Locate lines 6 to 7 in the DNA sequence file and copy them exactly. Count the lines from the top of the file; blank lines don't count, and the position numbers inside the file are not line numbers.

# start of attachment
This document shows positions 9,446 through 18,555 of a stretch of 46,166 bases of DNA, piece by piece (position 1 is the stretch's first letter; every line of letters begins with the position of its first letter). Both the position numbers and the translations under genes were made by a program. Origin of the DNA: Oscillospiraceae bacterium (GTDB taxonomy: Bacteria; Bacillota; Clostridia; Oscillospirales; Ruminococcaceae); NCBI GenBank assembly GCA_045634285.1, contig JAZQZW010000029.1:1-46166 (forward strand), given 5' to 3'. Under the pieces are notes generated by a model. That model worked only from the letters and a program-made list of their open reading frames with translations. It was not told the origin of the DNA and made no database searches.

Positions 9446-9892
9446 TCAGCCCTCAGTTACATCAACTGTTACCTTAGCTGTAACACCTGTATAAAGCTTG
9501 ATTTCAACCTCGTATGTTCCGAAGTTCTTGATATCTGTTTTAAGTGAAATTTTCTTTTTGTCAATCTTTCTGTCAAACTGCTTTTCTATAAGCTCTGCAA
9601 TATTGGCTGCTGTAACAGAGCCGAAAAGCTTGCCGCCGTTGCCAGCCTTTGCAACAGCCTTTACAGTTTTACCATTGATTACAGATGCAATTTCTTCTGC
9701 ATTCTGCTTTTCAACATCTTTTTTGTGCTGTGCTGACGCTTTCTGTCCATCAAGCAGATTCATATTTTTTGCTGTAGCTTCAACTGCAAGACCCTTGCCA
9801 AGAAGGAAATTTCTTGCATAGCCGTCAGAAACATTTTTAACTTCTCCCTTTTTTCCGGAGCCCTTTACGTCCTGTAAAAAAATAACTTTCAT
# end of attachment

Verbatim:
9701 ATTCTGCTTTTCAACATCTTTTTTGTGCTGTGCTGACGCTTTCTGTCCATCAAGCAGATTCATATTTTTTGCTGTAGCTTCAACTGCAAGACCCTTGCCA
9801 AGAAGGAAATTTCTTGCATAGCCGTCAGAAACATTTTTAACTTCTCCCTTTTTTCCGGAGCCCTTTACGTCCTGTAAAAAAATAACTTTCAT